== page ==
One morning a brown face appeared at our door. It peered in, eye-level with our floor on its stilts, taking in the strange, magical world of the foreign family. I was lying on my stomach on the opposite side of the veranda with my math papers spread around me and absently poking bits of leaf through the floor board. I watched a piece flutter to the gravel below, like a tiny WWII bomber, shot down in flames of glory by a Japanese gunship ... and looked up to meet the curious eyes.
"Whadda-you want?" I asked in Pijin, bored, but willing to take any diversion over my schoolwork. Village kids often came to our door, sometimes just out of boredom to stare at us. Other times they would bring requests for assistance, or gifts from their families; a plate of succulent fish heads with the blank, opaque eyes that stared up at you, some taro pudding that looked like blocks of poo on the plate, or even the occasional chicken egg to sell. Some of which actually had yolks instead of fetuses when you cracked them open.
"Come and see, my cat had kittens and this one is for you," the urchin responded, and over the floorboards poked a little pointed face, with a white patch surrounding its pink nose, sleepy blue kitten eyes, and little bumps of ears.
"Oh!" I cried, and scurried over to cuddle the little fur ball to my chest. "Thank you!" The child grinned at me and settled down on our steps to watch the rest of the kelaipa (white) family's reaction to his gift.
We decided the kitten's name over dinner. Our veranda was too narrow to afford enough moving room during the day with a table down the middle of it, so my dad had rigged up a large sheet of laminated plywood, which he attached with hinges to the wall. During the day it folded flush against the wall, held by a swing hook, and at meal times we suspended it with a rope on the free side, like a drawbridge. We squeezed in around it on flour and rice buckets to pounce on whatever food my mother had managed to cook up. "Vultures!" she would scold, as we all jockeyed with our plates for the first spoon full as soon as the last 'amen' was said.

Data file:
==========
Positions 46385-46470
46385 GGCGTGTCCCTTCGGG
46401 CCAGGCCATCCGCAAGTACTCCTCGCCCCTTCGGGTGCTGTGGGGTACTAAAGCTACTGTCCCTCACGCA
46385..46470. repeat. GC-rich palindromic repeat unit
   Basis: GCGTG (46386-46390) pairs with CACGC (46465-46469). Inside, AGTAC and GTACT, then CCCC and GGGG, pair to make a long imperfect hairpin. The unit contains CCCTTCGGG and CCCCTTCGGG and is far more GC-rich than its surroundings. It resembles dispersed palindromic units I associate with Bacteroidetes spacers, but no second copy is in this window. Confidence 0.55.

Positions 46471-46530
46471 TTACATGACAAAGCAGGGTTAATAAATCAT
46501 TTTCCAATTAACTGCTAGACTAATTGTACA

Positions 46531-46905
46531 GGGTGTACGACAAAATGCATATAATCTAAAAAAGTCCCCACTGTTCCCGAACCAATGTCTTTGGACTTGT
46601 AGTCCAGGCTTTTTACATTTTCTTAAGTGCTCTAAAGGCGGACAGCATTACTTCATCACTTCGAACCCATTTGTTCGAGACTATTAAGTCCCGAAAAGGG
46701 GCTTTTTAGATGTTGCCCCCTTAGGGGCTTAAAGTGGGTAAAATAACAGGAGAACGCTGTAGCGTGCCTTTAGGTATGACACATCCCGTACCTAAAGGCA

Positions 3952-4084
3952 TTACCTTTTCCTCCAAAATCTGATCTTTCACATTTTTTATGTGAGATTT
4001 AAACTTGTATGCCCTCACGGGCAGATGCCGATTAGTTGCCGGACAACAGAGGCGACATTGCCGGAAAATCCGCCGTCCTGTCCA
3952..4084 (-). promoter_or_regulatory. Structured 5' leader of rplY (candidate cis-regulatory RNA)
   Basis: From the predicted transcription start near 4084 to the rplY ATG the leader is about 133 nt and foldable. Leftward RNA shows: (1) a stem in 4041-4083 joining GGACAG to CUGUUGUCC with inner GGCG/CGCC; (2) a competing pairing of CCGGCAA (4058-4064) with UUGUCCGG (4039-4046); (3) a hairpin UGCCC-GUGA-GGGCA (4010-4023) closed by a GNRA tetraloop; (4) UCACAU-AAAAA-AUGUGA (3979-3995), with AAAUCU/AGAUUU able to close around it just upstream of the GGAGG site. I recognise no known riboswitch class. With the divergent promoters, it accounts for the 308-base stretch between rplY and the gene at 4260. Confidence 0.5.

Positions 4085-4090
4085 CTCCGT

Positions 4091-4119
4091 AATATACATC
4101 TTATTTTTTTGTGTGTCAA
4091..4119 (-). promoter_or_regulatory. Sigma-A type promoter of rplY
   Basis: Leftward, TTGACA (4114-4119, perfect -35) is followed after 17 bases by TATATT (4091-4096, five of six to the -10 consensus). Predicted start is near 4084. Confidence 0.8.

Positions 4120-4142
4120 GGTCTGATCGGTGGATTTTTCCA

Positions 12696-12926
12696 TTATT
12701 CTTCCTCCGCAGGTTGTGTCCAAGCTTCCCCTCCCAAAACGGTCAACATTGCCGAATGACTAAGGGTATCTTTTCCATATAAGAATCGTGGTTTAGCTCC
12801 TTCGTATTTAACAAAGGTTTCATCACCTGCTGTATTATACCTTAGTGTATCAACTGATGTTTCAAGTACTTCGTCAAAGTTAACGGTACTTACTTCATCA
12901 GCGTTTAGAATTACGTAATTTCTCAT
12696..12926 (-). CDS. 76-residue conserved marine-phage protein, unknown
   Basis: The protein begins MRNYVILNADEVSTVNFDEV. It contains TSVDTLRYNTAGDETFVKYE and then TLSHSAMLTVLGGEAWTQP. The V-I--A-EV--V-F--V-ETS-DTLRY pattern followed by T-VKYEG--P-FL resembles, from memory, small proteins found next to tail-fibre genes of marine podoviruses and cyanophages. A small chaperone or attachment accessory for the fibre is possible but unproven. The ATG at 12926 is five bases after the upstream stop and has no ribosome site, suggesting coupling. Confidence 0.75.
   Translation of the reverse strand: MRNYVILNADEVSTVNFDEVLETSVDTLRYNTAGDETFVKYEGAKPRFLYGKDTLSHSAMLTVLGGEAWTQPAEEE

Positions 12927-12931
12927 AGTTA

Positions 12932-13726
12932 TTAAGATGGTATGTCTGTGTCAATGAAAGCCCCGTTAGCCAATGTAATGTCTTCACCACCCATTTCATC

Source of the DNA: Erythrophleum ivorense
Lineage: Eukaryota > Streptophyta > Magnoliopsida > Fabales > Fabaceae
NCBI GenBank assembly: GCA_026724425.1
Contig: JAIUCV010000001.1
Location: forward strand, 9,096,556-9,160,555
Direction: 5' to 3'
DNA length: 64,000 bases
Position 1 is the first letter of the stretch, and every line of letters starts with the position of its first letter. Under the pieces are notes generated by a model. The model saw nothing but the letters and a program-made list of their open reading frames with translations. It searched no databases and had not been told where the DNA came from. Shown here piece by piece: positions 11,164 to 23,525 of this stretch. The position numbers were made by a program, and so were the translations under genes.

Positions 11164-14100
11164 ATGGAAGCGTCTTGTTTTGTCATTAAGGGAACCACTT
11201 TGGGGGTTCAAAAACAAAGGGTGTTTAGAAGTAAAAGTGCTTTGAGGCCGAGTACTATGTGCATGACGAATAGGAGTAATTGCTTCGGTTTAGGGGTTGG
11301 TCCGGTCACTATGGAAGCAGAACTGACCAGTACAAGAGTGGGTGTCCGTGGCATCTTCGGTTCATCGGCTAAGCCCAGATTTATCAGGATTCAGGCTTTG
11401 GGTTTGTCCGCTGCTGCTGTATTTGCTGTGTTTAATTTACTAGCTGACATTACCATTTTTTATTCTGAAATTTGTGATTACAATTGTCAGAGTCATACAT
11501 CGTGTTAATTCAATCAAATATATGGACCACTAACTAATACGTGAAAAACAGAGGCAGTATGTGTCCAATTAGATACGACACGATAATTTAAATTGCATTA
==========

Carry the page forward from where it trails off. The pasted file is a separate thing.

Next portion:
"I think we should call it Jimbo," Matthew said. I looked indulgently at my littlest brother, but immediately gave the suggestion a mental veto. 'Jim' was the name of one of our cousins back home, and Matthew had already named one cat after him.
"I think we should name it after something in Austin," Anna said thoughtfully.
"How about Austin?" was the next inevitable remark. Lame. I looked to my dad for help.
"Well, what are our favorite things to do in Austin?" Mom prodded. Ideas were thrown out:
"No, stupid, Grandaddy lives in Houston."
"Don't call your sister stupid, Nathan."
"What's Austin?" (this was from Matthew, the youngest, who had already forgotten everything except for his current world of palm trees and smiling, butt-naked friends).
"How about Barton Springs?" Dad suggested, seeing the conversation was in danger of getting completely derailed. "There's also Barton Creek, and Barton Springs Road..."
And so we decided to dub the cat 'Barton', in honor of our home town. Barton grew into sleek adulthood and gained his place in family lore as the stupidest cat we ever kept. He would lay in the very middle of the main breezeway through the house, and get his tail stepped on at least once a day, whereupon he would yowl and swipe at the owner of the offending foot, and get kicked out the front door for his pains. He feasted on canned tuna every night, which we secretly fed to him in the dark, after the danger of watching village eyes was over - it was considered supreme wastefulness that bordered on sacrilege to feed an animal anything but the very last scrapings of table scraps. And even table scraps were better given to the pigs or the chickens, who at least served a purpose and could be eventually eaten in return.
Barton was particularly hated by my Dad, who generally hates all cats on principle, but was tolerated because he kept the mouse population under control. He was our cat until we went on furlough a few years later. Upon returning to the village after our re-Americanization, he had disappeared, gone to the place that village animals go to after their short, stark lives. But for a brief time of glory, Barton was the better fed and kept than any cat (and probably most kids) in Luaniua village.